Kyiv (or Kiev) – One of Eastern Europe’s Oldest Cities

Kyiv is the Capital of the Ukraine As Well as Its Largest City:

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St. Sophia Cathedral, Kiev (Kyiv), Kiev

Kyiv or Kiev (pronounced Keeve in Ukrainian), the capital of the Ukraine, is one of the oldest cities in Eastern Europe.  The first thing we learn about the Ukrainian capital is that we’ve been pronouncing its name incorrectly, thanks to Chicken Kiev!

Brief History of Kiev

Kyiv was first mentioned in writing in the year 559 and the region was densely populated as early as the 9th century. The first considerable expansion to the city was conducted under the reign of Vladimir I (980 – 1015) who introduced Christianity as the state religion in 988. Ancient Kyivan Rus, was a center of trade routes between the Baltic and the Mediterranean and this reached its greatest period of ascendancy during the 11th and 12th centuries.

In 1240, the Mongols invaded the city of Kiev and the power of Kievan Rus was destroyed. The lands of Kievan Rus were divided into principalities located to the west and north: Galicia, Volynia, Muscovy and later, Poland, Lithuania, and Russia. In the course of history Kyiv belonged to Lithuania and Poland until it finally was united with Russia in 1654.

Ukraine was once a powerful force on the European scene, however, modern Ukrainian history, for the most part, has been defined by foreign occupation.  Ukraine’s fate in modern times has therefore been decided in the far-off capitals of its invaders.

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St Andrew's Church - Kiev

The bustling Ukrainian capital is situated on the Dnieper River (or Dnipro River) and has a population of close to 3 million people.  Kiev has preserved its charm over the centuries.  The modern centre with surviving parts of the old city are on the hilly west – called the right bank because it’s on the right as you travel down river.  The Dnieper River divides the town exactly in a north-south direction.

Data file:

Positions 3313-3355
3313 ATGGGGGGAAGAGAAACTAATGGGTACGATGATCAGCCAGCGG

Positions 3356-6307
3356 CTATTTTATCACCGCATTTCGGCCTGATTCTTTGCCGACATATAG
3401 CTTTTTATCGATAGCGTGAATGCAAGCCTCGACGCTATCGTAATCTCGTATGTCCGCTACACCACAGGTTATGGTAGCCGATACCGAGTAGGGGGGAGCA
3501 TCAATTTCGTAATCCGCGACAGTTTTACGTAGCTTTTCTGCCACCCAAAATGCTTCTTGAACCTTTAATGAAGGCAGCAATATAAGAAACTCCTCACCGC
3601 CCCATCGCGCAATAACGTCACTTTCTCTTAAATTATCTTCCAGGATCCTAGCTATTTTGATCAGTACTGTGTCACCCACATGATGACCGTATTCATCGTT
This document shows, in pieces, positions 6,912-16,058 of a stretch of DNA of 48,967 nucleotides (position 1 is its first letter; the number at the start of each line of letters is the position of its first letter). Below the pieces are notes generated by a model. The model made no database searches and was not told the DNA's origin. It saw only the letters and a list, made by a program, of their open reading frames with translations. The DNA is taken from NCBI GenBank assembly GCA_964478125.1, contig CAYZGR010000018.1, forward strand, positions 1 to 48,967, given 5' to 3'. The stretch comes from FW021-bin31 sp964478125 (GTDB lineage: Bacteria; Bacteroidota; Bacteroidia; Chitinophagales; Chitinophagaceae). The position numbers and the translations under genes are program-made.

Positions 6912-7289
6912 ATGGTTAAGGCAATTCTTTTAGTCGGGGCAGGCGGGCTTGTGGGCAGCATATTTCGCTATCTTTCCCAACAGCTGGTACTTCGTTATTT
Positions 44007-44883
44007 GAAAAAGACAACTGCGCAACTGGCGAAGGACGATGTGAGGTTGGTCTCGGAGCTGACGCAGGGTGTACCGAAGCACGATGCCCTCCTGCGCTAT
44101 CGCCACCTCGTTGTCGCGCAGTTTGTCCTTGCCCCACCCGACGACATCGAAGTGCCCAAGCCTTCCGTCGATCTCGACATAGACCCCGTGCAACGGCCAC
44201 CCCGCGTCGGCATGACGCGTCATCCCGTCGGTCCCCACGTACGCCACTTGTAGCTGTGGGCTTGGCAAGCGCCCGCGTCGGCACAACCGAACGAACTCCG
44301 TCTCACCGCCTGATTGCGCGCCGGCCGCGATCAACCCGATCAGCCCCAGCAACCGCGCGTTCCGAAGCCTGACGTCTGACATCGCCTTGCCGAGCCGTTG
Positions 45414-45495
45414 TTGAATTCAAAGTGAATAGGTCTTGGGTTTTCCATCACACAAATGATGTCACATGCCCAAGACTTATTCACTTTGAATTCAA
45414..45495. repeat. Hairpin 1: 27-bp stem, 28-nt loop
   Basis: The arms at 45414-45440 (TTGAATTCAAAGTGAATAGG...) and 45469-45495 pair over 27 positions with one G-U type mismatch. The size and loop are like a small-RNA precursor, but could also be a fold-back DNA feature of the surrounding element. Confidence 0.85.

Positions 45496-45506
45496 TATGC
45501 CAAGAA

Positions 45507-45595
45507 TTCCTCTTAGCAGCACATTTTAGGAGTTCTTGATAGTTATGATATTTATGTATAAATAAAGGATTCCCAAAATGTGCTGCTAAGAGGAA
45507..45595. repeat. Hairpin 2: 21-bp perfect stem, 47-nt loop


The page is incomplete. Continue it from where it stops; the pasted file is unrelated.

The main street Khreshchatik, runs between two steep hills. Parallel about half a kilometer west, is vulytsya Volodymyrska, the main street of the Old Kyiv area (Staryj Kyiv). From the north end of Khreshchatik, vulytsya Hrushevskoho rises southeast along a ridge to the Monastery of the Caves at Perchersk. Woods and parks cover most of the steep right-bank slopes. The capital’s newer sections stretch out on the flat left bank. These are characterised by large housing developments and industrialised neighborhoods.

Kiev Sightseeing Attractions

The art and architecture of Kyiv are world treasures.  Some of the top Kiev attractions include:

  • St. Sophia Cathedral, where the princes of Kyiv were crowned in the years of Kyiv’s grandeur, has outstanding mosaics and frescoes dating back to the 11th century.
  • St. Andrew’s Church, a church much loved by Ukrainians
  • The Monastery of the Caves, the Percherska Lavra, is a short trolley ride from the center of town. It has two 11th-century cathedrals on its grounds, in addition to its world-famous catacombs, bell tower, and museum collections.
  • Golden Gate, a structure which dates back to 1037 is close to the center of town. This recently reconstructed remains of the former fortified wall of the city defined the limits of the city in centuries past.
  • Cathedral of St. Volodymyr, is a magnificent 19th-century cathedral.

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